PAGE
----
Your author bio shares the credentials, writer’s journey, other works, etc. And it is way more streamlined than something you’d find on the author’s website.

But does every author need one for their book?

Not necessarily.

If you write fiction, it won’t be the end of the world if you don’t add it. But if you write non-fiction including a bio can help build trust with the reader.

In that case, a bio will show why you are qualified or have the experience to have written your book.

Note: When adding your author photo alongside your bio, make sure it both matches your personality and your book’s genre. Be sure to use a professional photo that has been taken more recently.

ISBN and barcode

Your book’s ISBN (International Standard Book Number) is a number that is used to identify your book. The accompanying barcode is the scannable version of this number.

They’re created by the publishing or self-publishing company. Unless you’re using Amazon, you may have to pay for it in the case of self-publishing.

Note: When getting your book printed, the printing company will have a set requirement for where this number and barcode will go, so keep that in mind when arranging the elements on the back cover of your book.

Publisher Details

The reader won’t be eagerly flipping over your book in search of the publisher’s information, but it needs to be on the back cover of your book nonetheless.

Note: The publisher’s information and logo are low priority so make sure they’re in smaller text.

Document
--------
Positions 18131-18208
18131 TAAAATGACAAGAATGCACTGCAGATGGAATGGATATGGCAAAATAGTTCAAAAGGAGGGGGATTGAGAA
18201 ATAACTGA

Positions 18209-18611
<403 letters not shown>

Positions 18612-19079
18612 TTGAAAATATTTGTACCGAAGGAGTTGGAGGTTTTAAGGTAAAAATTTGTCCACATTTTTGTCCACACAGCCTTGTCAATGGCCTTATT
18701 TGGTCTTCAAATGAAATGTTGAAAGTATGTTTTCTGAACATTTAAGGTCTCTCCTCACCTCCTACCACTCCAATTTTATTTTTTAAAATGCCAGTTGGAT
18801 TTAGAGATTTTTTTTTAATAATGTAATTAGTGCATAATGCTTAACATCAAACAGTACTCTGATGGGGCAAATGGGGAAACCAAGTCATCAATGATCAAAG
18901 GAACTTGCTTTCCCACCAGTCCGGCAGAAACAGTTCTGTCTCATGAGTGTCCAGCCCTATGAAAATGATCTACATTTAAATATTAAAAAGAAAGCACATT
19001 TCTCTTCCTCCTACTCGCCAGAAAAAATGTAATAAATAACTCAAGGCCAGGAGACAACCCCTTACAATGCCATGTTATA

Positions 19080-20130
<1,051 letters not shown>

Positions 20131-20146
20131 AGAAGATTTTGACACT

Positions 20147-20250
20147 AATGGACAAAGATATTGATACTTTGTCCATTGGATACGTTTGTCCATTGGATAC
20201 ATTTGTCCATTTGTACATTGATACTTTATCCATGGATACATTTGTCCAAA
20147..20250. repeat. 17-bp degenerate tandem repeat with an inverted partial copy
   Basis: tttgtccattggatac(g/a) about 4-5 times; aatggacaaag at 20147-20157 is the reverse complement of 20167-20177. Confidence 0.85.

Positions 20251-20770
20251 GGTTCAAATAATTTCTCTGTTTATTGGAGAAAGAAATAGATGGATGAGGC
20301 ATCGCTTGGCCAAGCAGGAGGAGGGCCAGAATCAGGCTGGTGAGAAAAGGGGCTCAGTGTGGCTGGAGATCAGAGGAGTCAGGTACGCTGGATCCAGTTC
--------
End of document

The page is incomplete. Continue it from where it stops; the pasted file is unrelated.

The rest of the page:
Tips For Designing Your Book’s Back Cover

Follow the below tips to level up your book back cover design:

Do some research

We recommend doing research in your genre to see what unique styles you could try for your own back cover design.

When analyzing the covers, look at the positioning of the blurbs and reviews, and take note of how a story is told from the front cover to the back. 

Keeping both covers consistent will make your book tell a complete story without the reader even reading a word.

Prioritize layout

It may sound fun to create a wacky book cover, but you could end up creating a confusing mess that’s hard to decipher.

It’s okay to color out of the lines a tad bit, but don’t go overboard! The goal is to avoid a cluttered book back cover and ensure the text is easy to read.

You can achieve this by using clear fonts, an uncomplicated color scheme, and giving the content sufficient space to breathe.

The reader should be able to grasp some information at a single glance. After that glance, if they’re interested, they’ll keep reading.

Use style to tell a story

Your front and back covers don’t need to be designed the same to be cohesive. The front and back covers are not twins, they’re sisters.